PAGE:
The Irish singer who took on the Muslim name of Shuhada Sadaqat spoke for the first time about her passion for Islam and defending it against stigma
Becoming a Muslim is no passing fad for Sinead O’Connor. The singer gave her first expansive interview since converting – or “reverting,” as she says – to Eddie Redzovic, an American YouTube star and Muslim convert who hosts a weekly interview show that apparently has millions of fans around the world.
Sinead converted to Islam last year and didn’t want to publicize her choice. “I felt that I didn’t want to as it was a private decision, and…I didn’t want to justify it to people. I felt like I don’t have to explain why I became a Muslim…I feel passionately about Islam and passionate about defending it against stigma.”
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So why exactly did she formalize her connection to Islam? “Revert is the right word. I was always, always a Muslim and I didn’t even know it,” she replied.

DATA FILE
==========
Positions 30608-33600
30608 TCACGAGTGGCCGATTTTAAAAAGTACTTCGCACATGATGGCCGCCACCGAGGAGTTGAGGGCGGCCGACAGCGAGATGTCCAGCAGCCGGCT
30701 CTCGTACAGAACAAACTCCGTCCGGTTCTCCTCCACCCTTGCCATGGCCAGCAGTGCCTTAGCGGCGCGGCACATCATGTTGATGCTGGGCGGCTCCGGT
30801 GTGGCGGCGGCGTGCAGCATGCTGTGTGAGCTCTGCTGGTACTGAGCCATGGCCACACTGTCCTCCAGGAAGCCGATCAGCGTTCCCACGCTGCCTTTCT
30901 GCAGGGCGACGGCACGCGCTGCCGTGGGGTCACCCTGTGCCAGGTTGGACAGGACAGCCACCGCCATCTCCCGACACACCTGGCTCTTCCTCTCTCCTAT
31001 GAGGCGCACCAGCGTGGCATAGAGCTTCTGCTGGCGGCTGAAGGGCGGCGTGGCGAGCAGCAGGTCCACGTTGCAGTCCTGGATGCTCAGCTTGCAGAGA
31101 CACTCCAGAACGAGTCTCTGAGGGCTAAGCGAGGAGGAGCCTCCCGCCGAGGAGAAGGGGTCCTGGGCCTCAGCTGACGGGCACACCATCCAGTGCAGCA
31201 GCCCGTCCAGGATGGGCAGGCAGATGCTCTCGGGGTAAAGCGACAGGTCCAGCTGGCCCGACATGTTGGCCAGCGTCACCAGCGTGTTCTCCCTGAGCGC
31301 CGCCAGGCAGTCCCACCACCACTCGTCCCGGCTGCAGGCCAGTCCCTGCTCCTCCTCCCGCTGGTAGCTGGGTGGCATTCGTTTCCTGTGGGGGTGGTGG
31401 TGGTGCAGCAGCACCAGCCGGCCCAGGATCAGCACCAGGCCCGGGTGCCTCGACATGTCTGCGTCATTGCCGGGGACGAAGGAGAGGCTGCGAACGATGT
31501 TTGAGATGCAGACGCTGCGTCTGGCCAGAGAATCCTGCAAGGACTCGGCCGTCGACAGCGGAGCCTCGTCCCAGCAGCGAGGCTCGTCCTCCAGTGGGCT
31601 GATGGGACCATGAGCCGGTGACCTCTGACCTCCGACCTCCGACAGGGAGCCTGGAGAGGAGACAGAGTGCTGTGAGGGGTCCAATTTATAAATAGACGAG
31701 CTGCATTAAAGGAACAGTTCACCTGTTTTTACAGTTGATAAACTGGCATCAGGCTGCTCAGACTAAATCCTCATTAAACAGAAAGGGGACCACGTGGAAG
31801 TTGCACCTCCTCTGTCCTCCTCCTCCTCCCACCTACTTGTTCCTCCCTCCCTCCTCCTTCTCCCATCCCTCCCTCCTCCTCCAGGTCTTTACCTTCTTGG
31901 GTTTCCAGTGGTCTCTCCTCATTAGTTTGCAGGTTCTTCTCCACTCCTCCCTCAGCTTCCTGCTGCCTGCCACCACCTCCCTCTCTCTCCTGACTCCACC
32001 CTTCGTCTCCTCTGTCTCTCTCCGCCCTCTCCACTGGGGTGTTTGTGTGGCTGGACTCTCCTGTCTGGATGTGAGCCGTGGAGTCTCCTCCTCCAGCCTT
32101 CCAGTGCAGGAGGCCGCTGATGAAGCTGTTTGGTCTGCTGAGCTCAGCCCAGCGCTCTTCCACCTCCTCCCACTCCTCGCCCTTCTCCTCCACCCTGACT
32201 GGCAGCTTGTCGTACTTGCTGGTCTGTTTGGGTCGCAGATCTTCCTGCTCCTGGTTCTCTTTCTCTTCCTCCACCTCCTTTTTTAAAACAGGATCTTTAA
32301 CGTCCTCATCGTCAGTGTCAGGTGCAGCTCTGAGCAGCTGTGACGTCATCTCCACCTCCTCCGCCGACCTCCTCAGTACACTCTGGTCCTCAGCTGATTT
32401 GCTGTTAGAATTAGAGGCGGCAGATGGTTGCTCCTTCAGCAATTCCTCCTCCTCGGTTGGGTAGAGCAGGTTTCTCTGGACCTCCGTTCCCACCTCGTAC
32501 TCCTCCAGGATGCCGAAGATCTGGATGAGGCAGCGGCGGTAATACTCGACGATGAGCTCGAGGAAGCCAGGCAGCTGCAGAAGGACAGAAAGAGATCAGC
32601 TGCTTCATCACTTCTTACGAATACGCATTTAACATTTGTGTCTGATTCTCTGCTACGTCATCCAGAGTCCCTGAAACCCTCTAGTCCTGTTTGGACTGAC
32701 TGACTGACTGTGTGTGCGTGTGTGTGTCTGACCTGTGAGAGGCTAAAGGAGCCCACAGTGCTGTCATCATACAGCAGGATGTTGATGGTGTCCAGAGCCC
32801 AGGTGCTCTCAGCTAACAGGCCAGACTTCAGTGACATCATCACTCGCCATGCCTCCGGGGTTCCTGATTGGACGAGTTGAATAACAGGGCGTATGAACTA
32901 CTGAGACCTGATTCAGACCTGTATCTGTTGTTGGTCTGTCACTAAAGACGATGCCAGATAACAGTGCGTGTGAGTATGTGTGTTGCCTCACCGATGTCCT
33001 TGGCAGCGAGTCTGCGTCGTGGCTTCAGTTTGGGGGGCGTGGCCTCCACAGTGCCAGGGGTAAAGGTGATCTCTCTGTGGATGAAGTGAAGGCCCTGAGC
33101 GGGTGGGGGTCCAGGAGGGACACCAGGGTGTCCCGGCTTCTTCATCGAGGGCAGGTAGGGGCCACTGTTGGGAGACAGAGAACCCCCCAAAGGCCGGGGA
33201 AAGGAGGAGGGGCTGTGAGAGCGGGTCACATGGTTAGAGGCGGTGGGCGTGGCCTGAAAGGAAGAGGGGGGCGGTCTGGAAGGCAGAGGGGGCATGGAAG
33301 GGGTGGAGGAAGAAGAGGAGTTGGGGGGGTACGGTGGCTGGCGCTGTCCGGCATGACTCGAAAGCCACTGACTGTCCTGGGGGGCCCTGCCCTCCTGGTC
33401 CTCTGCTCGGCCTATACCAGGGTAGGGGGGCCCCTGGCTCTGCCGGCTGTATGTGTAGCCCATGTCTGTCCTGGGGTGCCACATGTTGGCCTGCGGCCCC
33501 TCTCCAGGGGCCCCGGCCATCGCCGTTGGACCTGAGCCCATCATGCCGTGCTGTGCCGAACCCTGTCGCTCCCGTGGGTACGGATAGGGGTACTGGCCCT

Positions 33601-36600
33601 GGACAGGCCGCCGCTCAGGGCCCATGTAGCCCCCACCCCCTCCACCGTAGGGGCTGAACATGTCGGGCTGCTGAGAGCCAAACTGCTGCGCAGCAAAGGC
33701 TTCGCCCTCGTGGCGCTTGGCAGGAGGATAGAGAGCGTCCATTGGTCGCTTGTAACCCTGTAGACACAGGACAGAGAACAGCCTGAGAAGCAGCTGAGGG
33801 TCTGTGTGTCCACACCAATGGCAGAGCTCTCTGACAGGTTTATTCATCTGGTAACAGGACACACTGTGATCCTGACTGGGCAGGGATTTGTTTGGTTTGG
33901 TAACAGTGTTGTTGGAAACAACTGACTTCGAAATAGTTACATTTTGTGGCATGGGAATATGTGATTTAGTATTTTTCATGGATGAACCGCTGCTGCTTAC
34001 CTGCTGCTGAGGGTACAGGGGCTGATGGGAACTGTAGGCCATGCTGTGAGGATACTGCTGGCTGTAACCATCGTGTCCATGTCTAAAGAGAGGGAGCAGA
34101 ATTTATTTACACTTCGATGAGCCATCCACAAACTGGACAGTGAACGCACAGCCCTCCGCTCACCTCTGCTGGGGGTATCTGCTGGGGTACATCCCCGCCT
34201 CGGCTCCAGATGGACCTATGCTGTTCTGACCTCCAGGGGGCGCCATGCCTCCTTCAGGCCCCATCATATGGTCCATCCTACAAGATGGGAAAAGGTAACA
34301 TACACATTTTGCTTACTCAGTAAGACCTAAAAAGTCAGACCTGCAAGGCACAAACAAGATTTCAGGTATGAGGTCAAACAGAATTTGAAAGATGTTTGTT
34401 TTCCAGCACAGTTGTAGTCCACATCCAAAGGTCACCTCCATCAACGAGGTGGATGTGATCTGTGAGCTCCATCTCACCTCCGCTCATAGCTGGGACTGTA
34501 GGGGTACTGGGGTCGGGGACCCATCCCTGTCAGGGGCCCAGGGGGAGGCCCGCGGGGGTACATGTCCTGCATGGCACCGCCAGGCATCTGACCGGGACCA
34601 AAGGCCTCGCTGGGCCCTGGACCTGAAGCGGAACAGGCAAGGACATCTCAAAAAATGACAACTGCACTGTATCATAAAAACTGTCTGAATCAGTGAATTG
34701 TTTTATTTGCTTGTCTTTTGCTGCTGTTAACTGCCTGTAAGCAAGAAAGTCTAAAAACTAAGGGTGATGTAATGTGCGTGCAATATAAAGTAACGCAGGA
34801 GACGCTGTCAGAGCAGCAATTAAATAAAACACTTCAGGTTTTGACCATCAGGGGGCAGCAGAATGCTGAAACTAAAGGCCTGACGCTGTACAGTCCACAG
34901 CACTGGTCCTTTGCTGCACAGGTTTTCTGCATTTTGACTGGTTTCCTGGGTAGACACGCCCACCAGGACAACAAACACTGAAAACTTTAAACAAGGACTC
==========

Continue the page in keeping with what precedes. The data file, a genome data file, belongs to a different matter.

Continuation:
Sinead – or Shuhada Sadaqat, her Muslim name – was pretty clear that she doesn’t feel her calling is to convert others. The interviewer asked her about reaching out to her old pal Conor McGregor for a sit-down, but Sinead nixed that plan.
“Allah will take who he wants,” she said.
Nor does she know another famous celebrity Islam follower, Lindsay Lohan, who likely isn’t as serious about the religion as Sinead is.
“I didn’t realize until after I converted that she had done the same. I had seen an article about it. I was delighted to know. I don’t know her; I’ve never met her,” she said.
The 52-year-old, who battled mental health problems for years but seems to be doing well judging from the interview, revealed that her father is learning more about Islam.
“He is very interested in it. He would like to read the Quran but I say don’t read it, listen to it,” she said.
Irish people are relating more and more to the Muslim faith thanks to the sex scandals that have rocked the Catholic Church, Sinead feels.
“That’s why people like me are reverting. We can see completely and utterly through it because of what’s happened in our own church, the scandals…everything that people have been discovering. The lies, the horrible smell of oppression of the most vulnerable.”